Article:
The dinner scene has been used in plenty of films. Dinner for Schmucks, The Birdcage, Beetlejuice. It’s a great way to bring a majority of a story’s characters together and to discover more about them. In Miles Doleac‘s new film THE DINNER PARTY, we take a trope and make it the entire plot.
In THE DINNER PARTY, we meet Jeff (Mike Mayhall) and Haley Duncan (Alli Hart), a couple invited to dinner by wealthy aristocrats. Jeff is hoping to fund a play he has written for Broadway by impressing his acquaintances, but Haley seems skeptical from the very beginning.
After introducing every character, many of who are enigmatic, the majority of the second act takes place at the dinner table in a Quentin Tarantino-length conversational scene. We learn about operas, tarot cards, traumas, and good luck charms. This is where the film actually had me hooked. The amount of mystery surrounding everyone at the table along with the slow unraveling of information is my favorite part of this film because once we leave the conversation THE DINNER PARTY picks up extraordinarily fast. I won’t reveal much beyond letting you know the film visits a ton of horror film tropes, some to perfection, some to a bit of groaning from me. A scene with Carmine (Bill Sage) giving tv chef like instructions on how to cook while slicing up some meat is hauntingly comical and springs to mind when I think of the fun to be had in this film.
The third act of the film is fast-paced and the film’s nearly two-hour runtime doesn’t feel overly long, but THE DINNER PARTY leaves me lingering with a lot of questions. How did Jeff and Haley get invited to the party in the first place? Why would these people fund a play on Broadway? Are we even in New York? ….and the last five minutes of this film will leave you scratching your head.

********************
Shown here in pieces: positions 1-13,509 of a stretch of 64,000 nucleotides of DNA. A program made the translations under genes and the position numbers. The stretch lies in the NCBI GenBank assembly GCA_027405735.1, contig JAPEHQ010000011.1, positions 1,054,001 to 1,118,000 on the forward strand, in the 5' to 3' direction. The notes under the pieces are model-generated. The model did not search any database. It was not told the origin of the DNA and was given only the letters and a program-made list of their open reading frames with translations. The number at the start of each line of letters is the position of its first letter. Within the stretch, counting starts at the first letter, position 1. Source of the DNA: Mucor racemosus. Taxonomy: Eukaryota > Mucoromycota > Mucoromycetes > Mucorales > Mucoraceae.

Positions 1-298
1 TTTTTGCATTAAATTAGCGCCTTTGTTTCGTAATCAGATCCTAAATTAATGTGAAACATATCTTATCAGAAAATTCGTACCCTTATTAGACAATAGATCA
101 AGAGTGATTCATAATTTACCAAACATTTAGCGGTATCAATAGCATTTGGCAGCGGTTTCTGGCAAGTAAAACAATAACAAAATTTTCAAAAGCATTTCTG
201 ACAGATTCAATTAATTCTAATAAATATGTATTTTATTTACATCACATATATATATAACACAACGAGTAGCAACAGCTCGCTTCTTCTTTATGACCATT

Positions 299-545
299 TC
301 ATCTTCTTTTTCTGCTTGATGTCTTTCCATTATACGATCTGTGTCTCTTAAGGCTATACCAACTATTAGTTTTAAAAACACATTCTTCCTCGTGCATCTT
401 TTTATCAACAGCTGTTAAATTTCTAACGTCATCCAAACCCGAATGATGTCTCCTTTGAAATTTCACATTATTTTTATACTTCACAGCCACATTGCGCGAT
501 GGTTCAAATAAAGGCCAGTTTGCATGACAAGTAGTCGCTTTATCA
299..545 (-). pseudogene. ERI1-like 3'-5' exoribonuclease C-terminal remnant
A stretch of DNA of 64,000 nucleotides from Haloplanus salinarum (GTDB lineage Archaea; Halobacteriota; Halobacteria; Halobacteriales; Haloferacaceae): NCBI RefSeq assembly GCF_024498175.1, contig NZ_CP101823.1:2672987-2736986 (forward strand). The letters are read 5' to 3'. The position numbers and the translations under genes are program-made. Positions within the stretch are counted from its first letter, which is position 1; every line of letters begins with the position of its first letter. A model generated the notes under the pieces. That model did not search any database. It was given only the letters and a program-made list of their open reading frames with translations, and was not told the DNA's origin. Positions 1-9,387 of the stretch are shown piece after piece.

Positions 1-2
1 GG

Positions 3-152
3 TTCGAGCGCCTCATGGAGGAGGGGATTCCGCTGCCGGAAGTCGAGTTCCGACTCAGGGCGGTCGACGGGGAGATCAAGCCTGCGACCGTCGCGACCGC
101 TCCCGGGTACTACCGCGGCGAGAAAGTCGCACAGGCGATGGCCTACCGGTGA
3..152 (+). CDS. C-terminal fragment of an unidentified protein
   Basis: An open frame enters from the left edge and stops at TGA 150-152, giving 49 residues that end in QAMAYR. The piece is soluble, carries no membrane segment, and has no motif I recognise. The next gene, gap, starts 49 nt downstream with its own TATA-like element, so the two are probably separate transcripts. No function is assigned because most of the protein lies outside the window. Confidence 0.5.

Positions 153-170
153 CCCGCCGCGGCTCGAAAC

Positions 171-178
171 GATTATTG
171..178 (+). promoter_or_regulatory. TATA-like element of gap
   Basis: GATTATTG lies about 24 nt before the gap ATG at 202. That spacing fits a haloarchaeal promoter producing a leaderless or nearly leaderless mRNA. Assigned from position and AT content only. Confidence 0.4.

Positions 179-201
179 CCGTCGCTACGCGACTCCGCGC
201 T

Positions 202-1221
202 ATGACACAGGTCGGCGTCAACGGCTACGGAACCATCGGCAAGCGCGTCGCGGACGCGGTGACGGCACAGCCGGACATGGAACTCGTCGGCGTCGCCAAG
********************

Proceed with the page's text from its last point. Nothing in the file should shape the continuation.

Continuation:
Despite my confusion, I must say that this film is gorgeous. The set design is detailed, well lit, and feels cultured like the aristocrats we meet. The costuming to go along with these wealthy characters is also fantastic and makes me envious of whoever styled the actors. Speaking of, Lindsey Anne Williams, Sawandi Wilson, Miles Doleac, and Kamille McQuin round out the dinner party guests and they all bring killer performances to the table (pun intended).
THE DINNER PARTY has a strong start but doesn’t answer some of the questions I needed answered, and in fact, I left this film having more questions with a baffling last few moments. I’m a fan of when films have an open-ended, left to your interpretation type of ending, but I didn’t feel like this film wanted me to feel that way, nor did it ever seem like a film building to that type of ending. That doesn’t make it a bad film by any means and is definitely a great movie to stay in and watch while dressed up for an at-home date night. THE DINNER PARTY arrives in theaters and digital/DVD on June 9, 2020.